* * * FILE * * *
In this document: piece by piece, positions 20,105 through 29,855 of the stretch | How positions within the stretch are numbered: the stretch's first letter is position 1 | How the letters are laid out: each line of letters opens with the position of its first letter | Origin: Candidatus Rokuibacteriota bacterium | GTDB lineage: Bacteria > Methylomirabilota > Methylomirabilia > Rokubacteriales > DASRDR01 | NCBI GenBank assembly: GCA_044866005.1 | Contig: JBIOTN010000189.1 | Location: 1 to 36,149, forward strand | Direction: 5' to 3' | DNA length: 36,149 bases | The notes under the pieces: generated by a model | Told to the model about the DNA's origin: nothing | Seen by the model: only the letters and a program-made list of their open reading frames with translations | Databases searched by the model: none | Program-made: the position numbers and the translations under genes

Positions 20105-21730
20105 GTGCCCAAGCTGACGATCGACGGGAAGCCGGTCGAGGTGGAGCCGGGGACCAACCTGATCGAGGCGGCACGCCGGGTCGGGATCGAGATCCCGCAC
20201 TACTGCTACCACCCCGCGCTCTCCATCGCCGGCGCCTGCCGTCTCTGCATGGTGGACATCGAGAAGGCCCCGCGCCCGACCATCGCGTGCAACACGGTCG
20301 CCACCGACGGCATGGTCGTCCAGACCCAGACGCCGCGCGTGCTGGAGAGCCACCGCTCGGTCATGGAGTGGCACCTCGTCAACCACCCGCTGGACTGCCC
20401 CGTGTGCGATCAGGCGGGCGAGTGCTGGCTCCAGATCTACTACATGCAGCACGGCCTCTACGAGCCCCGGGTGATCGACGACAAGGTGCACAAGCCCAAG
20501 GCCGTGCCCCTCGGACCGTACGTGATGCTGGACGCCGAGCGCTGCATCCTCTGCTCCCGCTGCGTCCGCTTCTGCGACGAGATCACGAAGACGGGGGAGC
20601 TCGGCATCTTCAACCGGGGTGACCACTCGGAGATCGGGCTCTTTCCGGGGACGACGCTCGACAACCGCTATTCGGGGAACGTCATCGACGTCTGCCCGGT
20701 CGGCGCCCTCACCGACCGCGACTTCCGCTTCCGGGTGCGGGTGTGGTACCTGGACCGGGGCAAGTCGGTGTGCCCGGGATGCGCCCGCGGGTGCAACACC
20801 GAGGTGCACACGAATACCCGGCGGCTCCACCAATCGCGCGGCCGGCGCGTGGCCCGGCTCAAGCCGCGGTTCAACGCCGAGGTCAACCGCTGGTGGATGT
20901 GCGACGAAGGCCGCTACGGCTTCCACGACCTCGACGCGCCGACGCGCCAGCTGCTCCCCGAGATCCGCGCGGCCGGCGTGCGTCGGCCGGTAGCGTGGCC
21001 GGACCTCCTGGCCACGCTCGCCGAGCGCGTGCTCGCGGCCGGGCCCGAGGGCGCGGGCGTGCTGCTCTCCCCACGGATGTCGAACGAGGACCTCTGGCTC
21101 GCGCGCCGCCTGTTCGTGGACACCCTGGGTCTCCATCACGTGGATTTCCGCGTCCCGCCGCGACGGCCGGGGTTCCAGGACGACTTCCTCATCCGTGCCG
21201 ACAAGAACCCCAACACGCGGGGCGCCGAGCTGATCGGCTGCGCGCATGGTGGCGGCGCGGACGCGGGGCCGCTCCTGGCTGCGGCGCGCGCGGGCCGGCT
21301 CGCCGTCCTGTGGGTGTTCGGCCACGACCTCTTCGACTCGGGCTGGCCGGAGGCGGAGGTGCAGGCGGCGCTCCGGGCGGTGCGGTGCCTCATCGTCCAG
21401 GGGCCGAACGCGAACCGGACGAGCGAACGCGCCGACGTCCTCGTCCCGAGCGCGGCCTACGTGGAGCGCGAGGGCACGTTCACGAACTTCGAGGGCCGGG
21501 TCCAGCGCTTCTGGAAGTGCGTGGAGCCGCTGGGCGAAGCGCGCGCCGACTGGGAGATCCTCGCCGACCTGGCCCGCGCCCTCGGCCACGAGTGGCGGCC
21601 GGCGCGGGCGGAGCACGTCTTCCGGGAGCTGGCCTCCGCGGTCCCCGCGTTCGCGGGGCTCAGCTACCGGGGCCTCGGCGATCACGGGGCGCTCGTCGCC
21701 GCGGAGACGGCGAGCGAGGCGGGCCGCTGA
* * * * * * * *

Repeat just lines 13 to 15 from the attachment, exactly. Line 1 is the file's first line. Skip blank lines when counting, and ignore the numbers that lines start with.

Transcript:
21101 GCGCGCCGCCTGTTCGTGGACACCCTGGGTCTCCATCACGTGGATTTCCGCGTCCCGCCGCGACGGCCGGGGTTCCAGGACGACTTCCTCATCCGTGCCG
21201 ACAAGAACCCCAACACGCGGGGCGCCGAGCTGATCGGCTGCGCGCATGGTGGCGGCGCGGACGCGGGGCCGCTCCTGGCTGCGGCGCGCGCGGGCCGGCT
21301 CGCCGTCCTGTGGGTGTTCGGCCACGACCTCTTCGACTCGGGCTGGCCGGAGGCGGAGGTGCAGGCGGCGCTCCGGGCGGTGCGGTGCCTCATCGTCCAG